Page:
Current account deficit
During July-March FY2020, current account deficit reduced by 73.1pc to $2.8 billion (1.1pc of GDP) against $10.3 billion last year (3.7pc of GDP), the survey revealed.
Exports in the said period increased 1.1pc to $18.3 billion, while imports reduced by a significant 16.2pc to $32.9 billion compared to $39.3 billion from a year ago.
This led to a shrinking of the trade deficit, which saw a reduction of 31pc to $14.7 billion in the July-March 2020 period compared to $21.3 billion last year in the same period. As a percentage of GDP, Pakistan’s trade deficit now stands at 6.6pc, considerably down from 8.5pc a year ago.
“The current account deficit that we inherited was around $20 billion but we have reduced that to around $3 billion. This is a huge achievement of the government,” remarked the PM’s aide.
According to the survey, the significant reduction in the current account deficit was “mainly reflected the impact of macroeconomic stabilisation measures undertaken over the past year, which have significantly curtailed the import demand of a wide range of non-energy and energy products”.
Reduced fiscal deficit
The fiscal deficit went down to 4pc of GDP during July-March 2020 against 5.1pc of GDP in the comparable period last year, the survey revealed. A turnaround was also visible in the primary balance — fiscal balance net of interest payments on general government liabilities — which posted a surplus of Rs194 billion during this period compared to a deficit of Rs463 billion in the year-ago period.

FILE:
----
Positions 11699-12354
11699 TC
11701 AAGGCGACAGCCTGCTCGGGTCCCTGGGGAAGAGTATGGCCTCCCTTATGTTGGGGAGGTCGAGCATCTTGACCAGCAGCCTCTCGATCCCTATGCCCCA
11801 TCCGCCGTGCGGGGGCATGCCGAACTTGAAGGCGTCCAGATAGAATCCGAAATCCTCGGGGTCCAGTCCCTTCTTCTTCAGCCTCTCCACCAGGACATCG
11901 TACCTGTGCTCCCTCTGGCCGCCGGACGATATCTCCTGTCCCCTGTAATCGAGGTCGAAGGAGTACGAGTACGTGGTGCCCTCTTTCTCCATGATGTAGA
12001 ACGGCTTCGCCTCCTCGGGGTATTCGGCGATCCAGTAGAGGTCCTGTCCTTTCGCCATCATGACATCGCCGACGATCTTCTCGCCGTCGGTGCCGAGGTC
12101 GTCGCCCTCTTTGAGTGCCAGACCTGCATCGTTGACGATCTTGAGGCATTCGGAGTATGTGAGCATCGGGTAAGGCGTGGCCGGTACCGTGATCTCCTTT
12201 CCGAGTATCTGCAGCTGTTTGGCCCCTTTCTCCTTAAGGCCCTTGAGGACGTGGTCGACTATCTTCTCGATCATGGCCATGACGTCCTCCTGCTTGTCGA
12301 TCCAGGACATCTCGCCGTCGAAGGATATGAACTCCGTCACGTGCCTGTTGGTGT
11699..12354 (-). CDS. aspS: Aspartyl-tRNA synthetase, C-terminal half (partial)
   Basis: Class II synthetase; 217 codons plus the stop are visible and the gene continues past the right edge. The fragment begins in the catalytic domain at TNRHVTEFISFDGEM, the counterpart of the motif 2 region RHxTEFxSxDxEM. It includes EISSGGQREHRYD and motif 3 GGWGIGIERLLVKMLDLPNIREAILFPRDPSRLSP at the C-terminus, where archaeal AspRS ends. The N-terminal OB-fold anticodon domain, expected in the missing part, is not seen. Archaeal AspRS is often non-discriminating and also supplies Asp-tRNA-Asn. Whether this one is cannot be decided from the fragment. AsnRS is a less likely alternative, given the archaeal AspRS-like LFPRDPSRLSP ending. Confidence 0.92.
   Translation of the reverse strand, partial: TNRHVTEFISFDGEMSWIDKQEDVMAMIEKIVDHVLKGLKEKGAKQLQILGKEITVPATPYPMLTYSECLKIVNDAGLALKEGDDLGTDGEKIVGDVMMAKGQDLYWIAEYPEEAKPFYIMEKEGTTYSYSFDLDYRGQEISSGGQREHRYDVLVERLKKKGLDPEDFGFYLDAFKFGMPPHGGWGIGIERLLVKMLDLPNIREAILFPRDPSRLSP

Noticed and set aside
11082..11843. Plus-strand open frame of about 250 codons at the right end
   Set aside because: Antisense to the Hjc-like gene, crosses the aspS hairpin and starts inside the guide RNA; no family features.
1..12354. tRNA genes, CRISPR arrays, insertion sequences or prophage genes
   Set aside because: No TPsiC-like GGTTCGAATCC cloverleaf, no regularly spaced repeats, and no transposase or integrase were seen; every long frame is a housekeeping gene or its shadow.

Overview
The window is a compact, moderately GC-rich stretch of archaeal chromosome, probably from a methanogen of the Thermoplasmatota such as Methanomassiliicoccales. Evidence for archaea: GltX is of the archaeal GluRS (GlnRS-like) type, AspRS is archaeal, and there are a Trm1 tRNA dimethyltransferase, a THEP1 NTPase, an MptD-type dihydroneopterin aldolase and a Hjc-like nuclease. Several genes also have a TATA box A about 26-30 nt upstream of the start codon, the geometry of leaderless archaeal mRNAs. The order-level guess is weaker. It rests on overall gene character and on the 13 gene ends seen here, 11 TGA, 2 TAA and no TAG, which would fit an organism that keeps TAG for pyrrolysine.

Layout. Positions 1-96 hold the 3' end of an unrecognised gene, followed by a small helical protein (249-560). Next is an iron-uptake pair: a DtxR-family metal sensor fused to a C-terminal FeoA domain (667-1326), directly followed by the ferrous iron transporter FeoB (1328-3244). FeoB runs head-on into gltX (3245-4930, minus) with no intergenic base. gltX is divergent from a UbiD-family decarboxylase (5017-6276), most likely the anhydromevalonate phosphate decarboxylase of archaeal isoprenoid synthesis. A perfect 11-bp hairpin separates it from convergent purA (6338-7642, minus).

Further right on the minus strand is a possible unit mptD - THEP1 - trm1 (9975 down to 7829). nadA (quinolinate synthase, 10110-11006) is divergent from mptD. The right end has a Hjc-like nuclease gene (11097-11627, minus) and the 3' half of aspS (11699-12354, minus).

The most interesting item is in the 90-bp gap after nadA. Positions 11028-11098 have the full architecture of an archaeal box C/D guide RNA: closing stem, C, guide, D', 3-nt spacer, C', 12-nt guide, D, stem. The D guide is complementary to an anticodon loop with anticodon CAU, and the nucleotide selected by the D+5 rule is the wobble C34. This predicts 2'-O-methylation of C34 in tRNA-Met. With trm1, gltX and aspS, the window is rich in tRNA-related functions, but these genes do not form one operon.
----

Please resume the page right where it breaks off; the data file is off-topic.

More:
“Overall, the improvement in fiscal account is largely attributed to higher provincial surplus and sharp rise in non-tax revenues,” the PES document said. Sheikh, during his presser, emphasised on this development, saying a primary balance surplus was result of the government controlling state expenses.
“This was the first time, I think, in the country’s history, and our primary balance — meaning our expenses were less than our earning — went into surplus.” Sheikh said the government’s “philosophy” was to reduce the govt’s expenses and spend it on the masses.
“The whole year we did not take a single loan from the state bank, not a single govt department or ministry was given a supplementary grant because we wanted to spend the people’s money very carefully.”
He also detailed the measures taken by the government to reduce the debts and liabilities while also providing relief to the people. “Despite a small budget, we doubled the budget for the Ehsaas Programme so that the money could reach the people and the world can see that there is no political, racial or religious consideration. This was a big step,” he told the press.